With the great retail bankruptcy tsunami claiming its latest victim on Thursday, when Gymboree announced it wouldn't make its June 1 interest payment guaranteeing a Chapter 11 bankruptcy filing in the next month, the signs continue to mount that the next "big short" - either in the form of REITs, CMBS, CMBX, or single name stocks as discussed here - is shorting America's bloated retail sector in general, and that staple of US "bricks and mortar" retailers in particular, the mall.
As a reminder, last week Credit Suisse made the remarkable prediction that over the next five years, no less than 25% of US mall will close, which in light of the record store closures in just the first five months of the year...
... does not sound too farfetched. After all, the US has an unprecedented glut of retail space which will have to be rationalized either in bankruptcy court or otherwise, before the retail sector can resume growing again. Recall that at the current pace of retail store closures, by the end of 2017, total square footage reductions could reach an all time high of 147M square feet, surpassing the historical peak of 115M in 2001.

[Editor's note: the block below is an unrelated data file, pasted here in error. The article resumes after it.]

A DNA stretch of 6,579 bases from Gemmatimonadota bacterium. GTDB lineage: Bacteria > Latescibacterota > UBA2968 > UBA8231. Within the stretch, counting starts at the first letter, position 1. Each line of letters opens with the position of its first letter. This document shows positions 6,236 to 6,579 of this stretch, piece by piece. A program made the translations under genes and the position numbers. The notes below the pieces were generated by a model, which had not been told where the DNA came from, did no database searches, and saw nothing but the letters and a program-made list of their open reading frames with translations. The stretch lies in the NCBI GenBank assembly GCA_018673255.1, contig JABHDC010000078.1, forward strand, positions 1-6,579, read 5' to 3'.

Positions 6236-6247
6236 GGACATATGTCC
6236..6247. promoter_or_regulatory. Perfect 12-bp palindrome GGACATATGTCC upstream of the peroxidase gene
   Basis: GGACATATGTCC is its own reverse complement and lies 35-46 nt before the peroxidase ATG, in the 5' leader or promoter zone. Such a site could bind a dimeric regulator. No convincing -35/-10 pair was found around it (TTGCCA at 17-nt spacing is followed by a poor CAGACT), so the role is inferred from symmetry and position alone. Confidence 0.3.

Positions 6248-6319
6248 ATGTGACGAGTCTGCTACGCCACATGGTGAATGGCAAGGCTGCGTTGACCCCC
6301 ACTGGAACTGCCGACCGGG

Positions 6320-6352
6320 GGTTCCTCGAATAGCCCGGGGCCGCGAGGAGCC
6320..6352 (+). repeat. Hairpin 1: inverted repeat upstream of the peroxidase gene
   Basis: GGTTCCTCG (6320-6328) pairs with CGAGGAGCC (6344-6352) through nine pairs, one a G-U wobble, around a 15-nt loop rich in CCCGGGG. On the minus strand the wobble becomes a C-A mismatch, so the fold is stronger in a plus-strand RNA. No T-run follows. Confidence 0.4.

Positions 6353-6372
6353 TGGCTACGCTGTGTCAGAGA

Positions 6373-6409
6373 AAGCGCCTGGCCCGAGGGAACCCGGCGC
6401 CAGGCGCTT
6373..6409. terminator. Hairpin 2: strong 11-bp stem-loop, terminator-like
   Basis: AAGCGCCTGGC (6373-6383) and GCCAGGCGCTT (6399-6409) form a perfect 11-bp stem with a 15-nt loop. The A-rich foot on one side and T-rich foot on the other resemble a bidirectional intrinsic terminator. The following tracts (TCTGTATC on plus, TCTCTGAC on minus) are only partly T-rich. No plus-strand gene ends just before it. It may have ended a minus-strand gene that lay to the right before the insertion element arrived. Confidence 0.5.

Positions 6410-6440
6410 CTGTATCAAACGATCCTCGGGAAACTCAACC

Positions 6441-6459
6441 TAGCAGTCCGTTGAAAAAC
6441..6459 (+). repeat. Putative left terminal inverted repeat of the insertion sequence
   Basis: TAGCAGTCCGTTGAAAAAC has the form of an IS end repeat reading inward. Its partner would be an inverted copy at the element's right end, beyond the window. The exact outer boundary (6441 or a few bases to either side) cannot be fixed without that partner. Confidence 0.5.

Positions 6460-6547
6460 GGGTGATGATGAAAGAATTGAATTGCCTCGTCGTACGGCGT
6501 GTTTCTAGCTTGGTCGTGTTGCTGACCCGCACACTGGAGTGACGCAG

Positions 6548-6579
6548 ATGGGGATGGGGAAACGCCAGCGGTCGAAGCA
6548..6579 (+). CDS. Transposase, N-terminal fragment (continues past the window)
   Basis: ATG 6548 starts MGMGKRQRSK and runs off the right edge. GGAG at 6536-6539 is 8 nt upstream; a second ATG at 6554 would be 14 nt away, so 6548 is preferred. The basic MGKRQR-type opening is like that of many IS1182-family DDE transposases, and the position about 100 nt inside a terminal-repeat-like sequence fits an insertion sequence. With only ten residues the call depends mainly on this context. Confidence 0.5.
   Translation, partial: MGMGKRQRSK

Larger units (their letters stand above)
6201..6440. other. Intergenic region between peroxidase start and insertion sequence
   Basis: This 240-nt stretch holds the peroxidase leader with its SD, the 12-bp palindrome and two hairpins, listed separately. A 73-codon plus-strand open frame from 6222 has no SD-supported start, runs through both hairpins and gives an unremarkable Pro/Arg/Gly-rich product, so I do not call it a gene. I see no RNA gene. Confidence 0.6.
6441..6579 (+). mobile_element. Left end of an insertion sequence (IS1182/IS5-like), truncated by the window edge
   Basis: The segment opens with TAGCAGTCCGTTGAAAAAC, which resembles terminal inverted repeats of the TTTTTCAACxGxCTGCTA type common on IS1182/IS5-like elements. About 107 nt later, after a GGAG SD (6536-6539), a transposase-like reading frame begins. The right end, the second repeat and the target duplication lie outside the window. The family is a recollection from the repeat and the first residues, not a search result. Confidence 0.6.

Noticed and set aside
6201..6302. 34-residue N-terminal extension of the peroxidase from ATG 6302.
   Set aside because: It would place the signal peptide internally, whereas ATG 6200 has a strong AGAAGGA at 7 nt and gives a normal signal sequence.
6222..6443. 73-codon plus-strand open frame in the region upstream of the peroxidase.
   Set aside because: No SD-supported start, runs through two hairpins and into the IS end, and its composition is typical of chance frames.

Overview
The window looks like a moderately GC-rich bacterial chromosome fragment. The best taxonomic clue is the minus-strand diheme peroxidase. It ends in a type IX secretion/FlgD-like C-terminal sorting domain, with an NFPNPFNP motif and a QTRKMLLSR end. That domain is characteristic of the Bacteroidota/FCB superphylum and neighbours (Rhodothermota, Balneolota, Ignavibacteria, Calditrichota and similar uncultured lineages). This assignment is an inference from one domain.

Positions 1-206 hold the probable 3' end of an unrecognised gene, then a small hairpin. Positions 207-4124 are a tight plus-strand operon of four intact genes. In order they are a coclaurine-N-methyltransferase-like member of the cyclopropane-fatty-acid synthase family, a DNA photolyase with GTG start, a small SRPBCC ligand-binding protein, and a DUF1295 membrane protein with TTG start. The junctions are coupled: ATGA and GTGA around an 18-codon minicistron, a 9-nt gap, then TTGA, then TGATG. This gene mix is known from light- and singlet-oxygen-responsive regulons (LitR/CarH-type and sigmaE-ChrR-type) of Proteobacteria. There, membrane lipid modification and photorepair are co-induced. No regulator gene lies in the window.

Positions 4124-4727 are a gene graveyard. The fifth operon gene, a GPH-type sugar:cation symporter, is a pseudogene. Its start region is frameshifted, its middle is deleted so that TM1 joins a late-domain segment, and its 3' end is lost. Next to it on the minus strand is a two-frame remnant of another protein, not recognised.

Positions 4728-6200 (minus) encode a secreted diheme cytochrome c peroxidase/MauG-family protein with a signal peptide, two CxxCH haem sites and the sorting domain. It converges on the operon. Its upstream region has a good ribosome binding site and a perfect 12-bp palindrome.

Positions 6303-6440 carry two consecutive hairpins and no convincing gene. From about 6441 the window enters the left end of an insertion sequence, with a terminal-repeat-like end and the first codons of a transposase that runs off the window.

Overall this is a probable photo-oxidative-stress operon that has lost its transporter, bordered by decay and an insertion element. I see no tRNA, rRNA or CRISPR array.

Yet like with everything else in the United States, the problem is not uniform, with great result variance on a state by state basis. So, in order to identify potential patterns that could help focus the search for where the "next big CMBS short" should be located geographically, and where loans are most at risk of default, Goldman looked at the experience of retail loans in CMBS 1.0 deals from the 2006-2007 vintages, cohorts which had high loss rates.
One pattern that emerges from the CMBS 1.0 experience is that retail losses were particularly high in the states which faced economic stress in the last recession, such as AZ, NV and MI (Exhibit 3). This pattern suggests extra care should be applied to monitoring CMBS 3.0 loans in states at particular risk of experiencing economic distress in a potential future recession. Candidates here that we would list would include the oil states (TX, LA, OK) and also CT, a state that has experienced job and population loss in recent years, and where no less than three cities, including state capital Hartford, are now on the verge of bankruptcy.